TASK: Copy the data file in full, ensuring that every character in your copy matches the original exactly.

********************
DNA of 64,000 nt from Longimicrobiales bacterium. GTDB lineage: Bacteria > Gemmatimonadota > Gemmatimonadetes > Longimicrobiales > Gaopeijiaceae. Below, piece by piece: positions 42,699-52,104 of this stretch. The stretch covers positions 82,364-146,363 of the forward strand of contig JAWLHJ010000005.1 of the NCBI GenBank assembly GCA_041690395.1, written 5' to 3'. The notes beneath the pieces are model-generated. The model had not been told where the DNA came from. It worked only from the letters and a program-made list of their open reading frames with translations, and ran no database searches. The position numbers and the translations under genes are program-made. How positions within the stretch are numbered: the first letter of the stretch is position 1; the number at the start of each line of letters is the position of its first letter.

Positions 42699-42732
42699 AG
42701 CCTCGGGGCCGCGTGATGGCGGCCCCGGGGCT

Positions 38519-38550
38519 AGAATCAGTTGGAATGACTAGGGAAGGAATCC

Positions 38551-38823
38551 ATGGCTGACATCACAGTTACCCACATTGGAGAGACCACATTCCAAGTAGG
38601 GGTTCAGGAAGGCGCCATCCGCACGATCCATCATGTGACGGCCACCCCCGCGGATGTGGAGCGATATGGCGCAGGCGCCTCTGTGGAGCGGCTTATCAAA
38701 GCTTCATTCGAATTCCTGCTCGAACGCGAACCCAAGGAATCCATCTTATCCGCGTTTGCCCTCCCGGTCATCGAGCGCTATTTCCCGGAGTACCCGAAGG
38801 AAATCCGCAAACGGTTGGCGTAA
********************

DNA of 64,000 nt from Longimicrobiales bacterium. GTDB lineage: Bacteria > Gemmatimonadota > Gemmatimonadetes > Longimicrobiales > Gaopeijiaceae. Below, piece by piece: positions 42,699-52,104 of this stretch. The stretch covers positions 82,364-146,363 of the forward strand of contig JAWLHJ010000005.1 of the NCBI GenBank assembly GCA_041690395.1, written 5' to 3'. The notes beneath the pieces are model-generated. The model had not been told where the DNA came from. It worked only from the letters and a program-made list of their open reading frames with translations, and ran no database searches. The position numbers and the translations under genes are program-made. How positions within the stretch are numbered: the first letter of the stretch is position 1; the number at the start of each line of letters is the position of its first letter.

Positions 42699-42732
42699 AG
42701 CCTCGGGGCCGCGTGATGGCGGCCCCGGGGCT

Positions 38519-38550
38519 AGAATCAGTTGGAATGACTAGGGAAGGAATCC

Positions 38551-38823
38551 ATGGCTGACATCACAGTTACCCACATTGGAGAGACCACATTCCAAGTAGG
38601 GGTTCAGGAAGGCGCCATCCGCACGATCCATCATGTGACGGCCACCCCCGCGGATGTGGAGCGATATGGCGCAGGCGCCTCTGTGGAGCGGCTTATCAAA
38701 GCTTCATTCGAATTCCTGCTCGAACGCGAACCCAAGGAATCCATCTTATCCGCGTTTGCCCTCCCGGTCATCGAGCGCTATTTCCCGGAGTACCCGAAGG
38801 AAATCCGCAAACGGTTGGCGTAA